How Boxing can Complement your Training
If fat loss and strength improvements are a goal for a client of ours, we in UNIT 3 will
include some form of high-intensity cardio alongside their longer slower sessions. Along
with kettlebell swings and sprints, boxing also fits into this category.
In this article, we would like to demonstrate how you can use boxing workouts in your
training to assist you with; muscle balancing, increased core strength and fat loss.
Are you overly reliant on one side of your body? Do you always lift your shopping, write,
brush your teeth etc., with the same arm? Don’t worry, you are not alone in sharing this
habit. Many people develop muscle imbalances over time due to repeating movement
patterns on a consistent basis. A further example of this would be a golfer who hits the
ball with the same side every time or a footballer who uses their stronger foot more often.
If this imbalance is not rectified it can lead to injuries and discomfort.
Boxing is a four limbed sport and one in which we use our weaker hand quite frequently.
This can help you to correct and improve on any muscle imbalances that you may have
developed from your sport or from general day to day living. The benefit to this is that you
will become stronger overall and will greatly reduce your risk of injury.
A good boxing coach will teach you how to use your full body with each punch and this will
help you to develop impressive core strength and rotational power which transfers very
well to sports such as golf, hurling and rugby. Furthermore, in our U-Box classes we
include a wide variety of interesting core work which will help you to strengthen and tone
Boxers normally display the lean physique of toned arms and visible abdominals that most
fitness enthusiasts crave. The reason for this is that boxing strengthens all of these
muscles while also burning a large amount of calories per workout. The combination of
stimulating your cardio system and muscular system leads to a high degree of fat burning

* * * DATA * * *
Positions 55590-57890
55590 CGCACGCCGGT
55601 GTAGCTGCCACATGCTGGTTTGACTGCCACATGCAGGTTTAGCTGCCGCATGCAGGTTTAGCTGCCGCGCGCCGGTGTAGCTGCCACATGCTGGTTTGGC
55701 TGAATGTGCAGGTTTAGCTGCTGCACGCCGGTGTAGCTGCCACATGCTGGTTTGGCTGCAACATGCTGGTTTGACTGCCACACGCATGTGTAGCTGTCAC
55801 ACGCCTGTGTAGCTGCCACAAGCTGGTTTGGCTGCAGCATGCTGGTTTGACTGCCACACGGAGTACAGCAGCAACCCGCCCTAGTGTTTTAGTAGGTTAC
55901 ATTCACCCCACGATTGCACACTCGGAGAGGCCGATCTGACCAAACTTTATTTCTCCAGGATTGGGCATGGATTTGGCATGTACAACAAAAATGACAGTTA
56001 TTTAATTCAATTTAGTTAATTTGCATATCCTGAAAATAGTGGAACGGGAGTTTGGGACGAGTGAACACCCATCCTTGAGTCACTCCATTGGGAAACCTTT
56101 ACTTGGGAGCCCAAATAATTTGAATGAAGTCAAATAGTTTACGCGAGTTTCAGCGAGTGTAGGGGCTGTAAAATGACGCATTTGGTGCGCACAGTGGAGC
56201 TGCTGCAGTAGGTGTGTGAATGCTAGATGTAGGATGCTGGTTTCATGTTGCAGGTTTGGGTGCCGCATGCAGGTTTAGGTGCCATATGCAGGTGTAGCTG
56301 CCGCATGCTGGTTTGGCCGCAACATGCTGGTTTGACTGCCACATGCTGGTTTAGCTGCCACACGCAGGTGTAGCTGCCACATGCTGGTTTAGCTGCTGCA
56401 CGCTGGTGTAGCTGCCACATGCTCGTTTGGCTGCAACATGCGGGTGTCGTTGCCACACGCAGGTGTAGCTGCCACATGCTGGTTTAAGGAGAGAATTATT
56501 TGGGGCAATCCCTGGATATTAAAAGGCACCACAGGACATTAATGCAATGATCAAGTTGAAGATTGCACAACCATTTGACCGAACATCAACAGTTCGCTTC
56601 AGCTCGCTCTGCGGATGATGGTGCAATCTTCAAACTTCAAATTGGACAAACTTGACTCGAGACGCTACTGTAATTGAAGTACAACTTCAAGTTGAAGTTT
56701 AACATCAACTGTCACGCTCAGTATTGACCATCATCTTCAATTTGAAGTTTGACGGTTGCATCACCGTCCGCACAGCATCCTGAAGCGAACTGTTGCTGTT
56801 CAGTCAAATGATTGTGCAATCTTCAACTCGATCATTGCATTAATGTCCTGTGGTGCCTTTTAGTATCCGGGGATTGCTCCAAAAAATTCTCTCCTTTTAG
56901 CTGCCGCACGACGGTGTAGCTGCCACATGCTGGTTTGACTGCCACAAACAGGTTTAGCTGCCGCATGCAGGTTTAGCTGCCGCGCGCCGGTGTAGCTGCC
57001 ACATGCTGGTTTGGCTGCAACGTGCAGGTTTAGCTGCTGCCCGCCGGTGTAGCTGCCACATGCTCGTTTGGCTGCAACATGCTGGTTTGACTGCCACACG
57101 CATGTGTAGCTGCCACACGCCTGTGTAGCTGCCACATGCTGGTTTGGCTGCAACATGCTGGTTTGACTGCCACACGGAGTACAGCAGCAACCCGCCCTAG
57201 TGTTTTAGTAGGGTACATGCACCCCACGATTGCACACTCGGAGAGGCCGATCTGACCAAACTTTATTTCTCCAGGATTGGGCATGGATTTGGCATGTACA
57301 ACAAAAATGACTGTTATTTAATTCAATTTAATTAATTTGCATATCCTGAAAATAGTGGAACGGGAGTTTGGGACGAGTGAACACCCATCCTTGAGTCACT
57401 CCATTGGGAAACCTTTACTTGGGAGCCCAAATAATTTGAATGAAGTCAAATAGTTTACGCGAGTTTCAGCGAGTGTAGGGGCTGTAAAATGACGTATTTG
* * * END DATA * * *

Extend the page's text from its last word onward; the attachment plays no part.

and muscular definition over time.
The fitness of boxers is well documented and you only need to hit a bag for 60 seconds to
realise how difficult it is. The reason for their fitness is that they repeatedly work at a
high intensity and only have a short amount of time to recover. We use this same principle
in our UNIT 3 sessions to help give you the same benefit. For athletes, such as runners or
footballers, adding boxing workouts into your weekly routine can give you great benefits
when you go to back to your own sport.
For Sports Teams and Athletes in winter
We are fortunate to work with many teams here in UNIT 3 for their pre-season or Winter
training work. For this we combine boxing sessions with strength and mobility work to help
them to prepare for their pitch work. The benefit of this is that they could get fit without
stressing the muscles and joints that they would need to be fresh later in their season.
If you would like to try a boxing class with us or if we can aid your team in anyway please
call us on 045-856590 or drop in to UNIT 3: Health and Fitness in Naas Industrial Estate to
view our facilities.
Your gut refers to your digestive system and comprises your stomach, small and large
intestines as well as your excretory system.
When your gut is healthy you will be properly able to digest and absorb food and put it to
good use whereas when your gut isn’t functioning optimally you may experience health
problems such as diarrhoea, bloating, indigestion and lack of energy.
As well as digesting food and clearing waste, a further function of your gut is hormone
production. 95% of your serotonin production, your feel good happy hormone, happens in
your gut which gives you a very important reason for keeping your gut healthy.
So what can we do to improve your gut health?
1. The first and most important point is to stop putting irritants into your body. If you find
that common irritants such as; wheat, alcohol, dairy, sugar or caffeine upset your stomach